Eye For Film >> Movies >> Cinema Paradiso (1988) Film Review
Reviewed by: Keith Dudhnath
Salvatore's mentor, Alfredo (Philippe Noiret), has died. Salvatore hasn't been home for 30 years. Before returning for the funeral, he reminisces about his life and the effect Alfredo has had on it. He also remembers the only woman he ever loved, Elena (Brigitte Fossey).
Cinema Paradiso is a wonderful film, completely faultless. Direction: perfect. Acting: perfect. Script, cinematography, editing, musical score: perfect. All the awards that it won - Cannes Grand Jury Prize, foreign language Oscar, five Baftas, and countless others - were richly deserved. Any that it didn't win must have been a fix. Cinema Paradiso is perfect...
Special mention must be made for Salvatore Cascio, who plays the boyhood Salvatore. His performance is an absolute treasure to watch. His love for cinema is infectious, his nascent friendship with Alfredo is uplifting. He's sweet, he's funny, he's just plain lovely.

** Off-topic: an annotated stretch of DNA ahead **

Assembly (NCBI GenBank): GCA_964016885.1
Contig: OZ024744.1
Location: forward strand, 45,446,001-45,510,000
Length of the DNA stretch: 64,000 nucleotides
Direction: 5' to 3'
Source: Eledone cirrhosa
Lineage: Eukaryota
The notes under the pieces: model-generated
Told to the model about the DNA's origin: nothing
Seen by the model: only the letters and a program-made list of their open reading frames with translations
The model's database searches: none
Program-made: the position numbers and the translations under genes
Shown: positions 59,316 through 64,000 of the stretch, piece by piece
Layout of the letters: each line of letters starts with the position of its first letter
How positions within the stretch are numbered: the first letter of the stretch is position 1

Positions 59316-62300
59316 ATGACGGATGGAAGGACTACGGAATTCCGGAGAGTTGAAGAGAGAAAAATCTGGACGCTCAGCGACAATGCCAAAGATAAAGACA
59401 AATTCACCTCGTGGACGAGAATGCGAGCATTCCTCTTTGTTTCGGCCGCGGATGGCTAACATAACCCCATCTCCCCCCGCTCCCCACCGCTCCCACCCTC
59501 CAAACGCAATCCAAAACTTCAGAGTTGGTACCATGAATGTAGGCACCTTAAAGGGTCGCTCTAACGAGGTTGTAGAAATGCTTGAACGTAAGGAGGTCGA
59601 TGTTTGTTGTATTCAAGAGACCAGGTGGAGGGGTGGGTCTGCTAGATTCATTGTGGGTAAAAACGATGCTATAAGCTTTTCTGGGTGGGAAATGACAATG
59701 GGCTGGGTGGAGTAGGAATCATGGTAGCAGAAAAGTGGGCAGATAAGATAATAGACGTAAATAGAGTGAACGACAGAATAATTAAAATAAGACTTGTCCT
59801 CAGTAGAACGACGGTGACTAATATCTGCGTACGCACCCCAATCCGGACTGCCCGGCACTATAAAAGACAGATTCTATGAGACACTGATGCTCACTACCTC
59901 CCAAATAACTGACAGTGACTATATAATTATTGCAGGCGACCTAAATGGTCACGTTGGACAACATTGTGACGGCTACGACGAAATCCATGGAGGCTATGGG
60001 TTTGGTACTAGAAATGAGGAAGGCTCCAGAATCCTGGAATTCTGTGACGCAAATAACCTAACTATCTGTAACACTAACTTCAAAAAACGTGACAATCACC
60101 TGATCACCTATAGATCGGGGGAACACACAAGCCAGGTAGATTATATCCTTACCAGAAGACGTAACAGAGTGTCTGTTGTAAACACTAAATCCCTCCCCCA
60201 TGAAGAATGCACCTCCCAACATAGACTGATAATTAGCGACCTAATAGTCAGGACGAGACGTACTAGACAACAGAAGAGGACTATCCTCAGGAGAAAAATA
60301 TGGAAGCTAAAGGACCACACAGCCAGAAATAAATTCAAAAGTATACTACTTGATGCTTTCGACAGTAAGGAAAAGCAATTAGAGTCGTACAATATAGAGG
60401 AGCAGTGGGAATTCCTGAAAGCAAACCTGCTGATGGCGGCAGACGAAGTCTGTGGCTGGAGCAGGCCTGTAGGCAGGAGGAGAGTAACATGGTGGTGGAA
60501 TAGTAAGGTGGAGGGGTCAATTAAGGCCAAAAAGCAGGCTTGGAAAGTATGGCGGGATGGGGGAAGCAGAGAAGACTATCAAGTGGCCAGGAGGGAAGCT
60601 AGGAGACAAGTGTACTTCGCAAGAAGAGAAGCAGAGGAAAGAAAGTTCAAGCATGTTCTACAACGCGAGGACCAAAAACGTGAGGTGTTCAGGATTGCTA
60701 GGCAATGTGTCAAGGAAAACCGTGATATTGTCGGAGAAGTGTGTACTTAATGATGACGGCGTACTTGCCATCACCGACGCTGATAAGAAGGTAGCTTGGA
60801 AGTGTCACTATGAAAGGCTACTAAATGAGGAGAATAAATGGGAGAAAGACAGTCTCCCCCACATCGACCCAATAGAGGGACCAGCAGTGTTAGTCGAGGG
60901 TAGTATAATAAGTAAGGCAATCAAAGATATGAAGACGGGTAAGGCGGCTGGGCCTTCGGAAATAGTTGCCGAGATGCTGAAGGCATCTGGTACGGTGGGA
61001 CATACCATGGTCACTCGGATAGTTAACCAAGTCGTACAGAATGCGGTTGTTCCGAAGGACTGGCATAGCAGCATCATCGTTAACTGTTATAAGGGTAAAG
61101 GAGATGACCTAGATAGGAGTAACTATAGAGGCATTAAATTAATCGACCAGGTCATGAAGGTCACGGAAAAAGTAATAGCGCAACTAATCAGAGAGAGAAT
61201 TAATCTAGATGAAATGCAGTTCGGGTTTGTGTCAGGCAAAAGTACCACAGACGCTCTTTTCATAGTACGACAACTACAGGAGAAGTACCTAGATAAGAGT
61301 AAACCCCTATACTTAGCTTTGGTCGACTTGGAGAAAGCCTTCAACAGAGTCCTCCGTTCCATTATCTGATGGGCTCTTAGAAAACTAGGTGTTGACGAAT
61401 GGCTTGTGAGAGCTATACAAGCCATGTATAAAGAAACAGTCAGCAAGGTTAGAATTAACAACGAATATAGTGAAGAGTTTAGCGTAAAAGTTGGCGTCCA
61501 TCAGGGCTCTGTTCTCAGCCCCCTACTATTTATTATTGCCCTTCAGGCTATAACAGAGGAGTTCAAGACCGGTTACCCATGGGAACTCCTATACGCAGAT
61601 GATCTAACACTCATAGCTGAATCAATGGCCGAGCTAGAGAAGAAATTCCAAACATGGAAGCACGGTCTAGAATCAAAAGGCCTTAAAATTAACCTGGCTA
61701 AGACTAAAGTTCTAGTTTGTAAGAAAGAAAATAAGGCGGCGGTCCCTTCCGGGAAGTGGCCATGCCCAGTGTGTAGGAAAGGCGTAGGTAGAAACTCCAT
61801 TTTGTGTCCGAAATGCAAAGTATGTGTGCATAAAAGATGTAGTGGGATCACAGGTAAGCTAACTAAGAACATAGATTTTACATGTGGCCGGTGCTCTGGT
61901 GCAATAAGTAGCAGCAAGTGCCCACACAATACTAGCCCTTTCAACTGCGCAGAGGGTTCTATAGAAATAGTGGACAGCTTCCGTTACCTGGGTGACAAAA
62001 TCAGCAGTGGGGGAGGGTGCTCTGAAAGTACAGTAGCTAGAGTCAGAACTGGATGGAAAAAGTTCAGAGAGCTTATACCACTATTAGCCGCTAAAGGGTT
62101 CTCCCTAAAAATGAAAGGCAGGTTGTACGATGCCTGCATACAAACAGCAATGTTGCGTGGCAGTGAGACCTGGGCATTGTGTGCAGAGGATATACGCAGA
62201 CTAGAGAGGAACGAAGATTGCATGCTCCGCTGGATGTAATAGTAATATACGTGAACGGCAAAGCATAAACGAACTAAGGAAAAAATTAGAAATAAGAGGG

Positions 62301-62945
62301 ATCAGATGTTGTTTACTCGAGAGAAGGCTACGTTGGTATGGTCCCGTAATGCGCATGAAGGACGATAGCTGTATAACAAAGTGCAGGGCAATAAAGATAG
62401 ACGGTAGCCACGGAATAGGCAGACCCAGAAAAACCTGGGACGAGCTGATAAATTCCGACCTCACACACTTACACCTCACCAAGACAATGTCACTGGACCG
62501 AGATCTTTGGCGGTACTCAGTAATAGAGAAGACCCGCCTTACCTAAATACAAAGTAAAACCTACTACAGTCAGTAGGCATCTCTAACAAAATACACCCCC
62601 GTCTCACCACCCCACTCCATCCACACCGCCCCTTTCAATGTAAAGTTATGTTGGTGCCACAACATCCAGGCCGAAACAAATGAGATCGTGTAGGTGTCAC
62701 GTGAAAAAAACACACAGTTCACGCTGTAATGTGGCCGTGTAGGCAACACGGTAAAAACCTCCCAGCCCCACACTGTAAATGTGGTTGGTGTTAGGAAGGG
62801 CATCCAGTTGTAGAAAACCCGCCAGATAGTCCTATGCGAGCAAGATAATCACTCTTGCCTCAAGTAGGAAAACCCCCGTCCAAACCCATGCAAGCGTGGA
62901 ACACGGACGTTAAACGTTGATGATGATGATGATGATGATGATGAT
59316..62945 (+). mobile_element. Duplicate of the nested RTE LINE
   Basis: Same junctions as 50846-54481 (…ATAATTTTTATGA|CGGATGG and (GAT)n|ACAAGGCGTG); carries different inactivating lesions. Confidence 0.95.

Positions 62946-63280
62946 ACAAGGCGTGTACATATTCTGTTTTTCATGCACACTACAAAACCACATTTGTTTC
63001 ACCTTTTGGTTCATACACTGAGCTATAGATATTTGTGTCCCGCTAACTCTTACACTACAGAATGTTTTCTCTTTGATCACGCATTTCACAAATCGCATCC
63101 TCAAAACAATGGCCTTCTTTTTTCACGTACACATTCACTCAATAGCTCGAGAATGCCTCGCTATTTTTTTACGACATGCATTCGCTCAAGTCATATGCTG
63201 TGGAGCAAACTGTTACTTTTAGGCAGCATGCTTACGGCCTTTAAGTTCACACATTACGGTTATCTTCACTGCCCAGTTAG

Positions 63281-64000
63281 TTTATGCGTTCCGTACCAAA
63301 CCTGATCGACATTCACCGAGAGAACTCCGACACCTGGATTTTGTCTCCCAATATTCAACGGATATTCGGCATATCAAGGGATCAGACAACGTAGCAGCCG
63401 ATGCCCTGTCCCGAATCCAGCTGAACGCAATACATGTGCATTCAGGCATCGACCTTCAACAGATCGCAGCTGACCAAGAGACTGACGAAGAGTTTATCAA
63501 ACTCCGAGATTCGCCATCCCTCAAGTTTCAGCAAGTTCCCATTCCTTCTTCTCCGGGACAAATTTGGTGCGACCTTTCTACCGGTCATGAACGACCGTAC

It's always fascinating to compare theatrical releases with directors' cuts, and perhaps none more so than Cinema Paradiso. Most of the omissions from the theatrical release are minor scenes with a slight sexual content. The primary difference between the two versions is a 45-minute extension that slots in right before the close. Salvatore and Elena's relationship has many of its loose ends tied up and a few more created.
The theatrical version is a film that thrives on its loose ends. The passionate longing, the absence, the unknowing, all make it the popular and moving film it is. The director's cut changes those feelings, but manages to retain most of the emotions that it created, whilst adequately replacing the rest. It's certainly not change for the better, but I'd not call it change for the worse, either. It's just change.
If you are new to Giuseppe Tornatore's masterpiece, I would suggest seeing the theatrical version first, simply because it allows you to view both versions freshly and to judge for yourself.
Whichever Cinema Paradiso you watch, the long or the short, it's a magical and emotional example of filmmaking at its finest.Reviewed on: 18 May 2003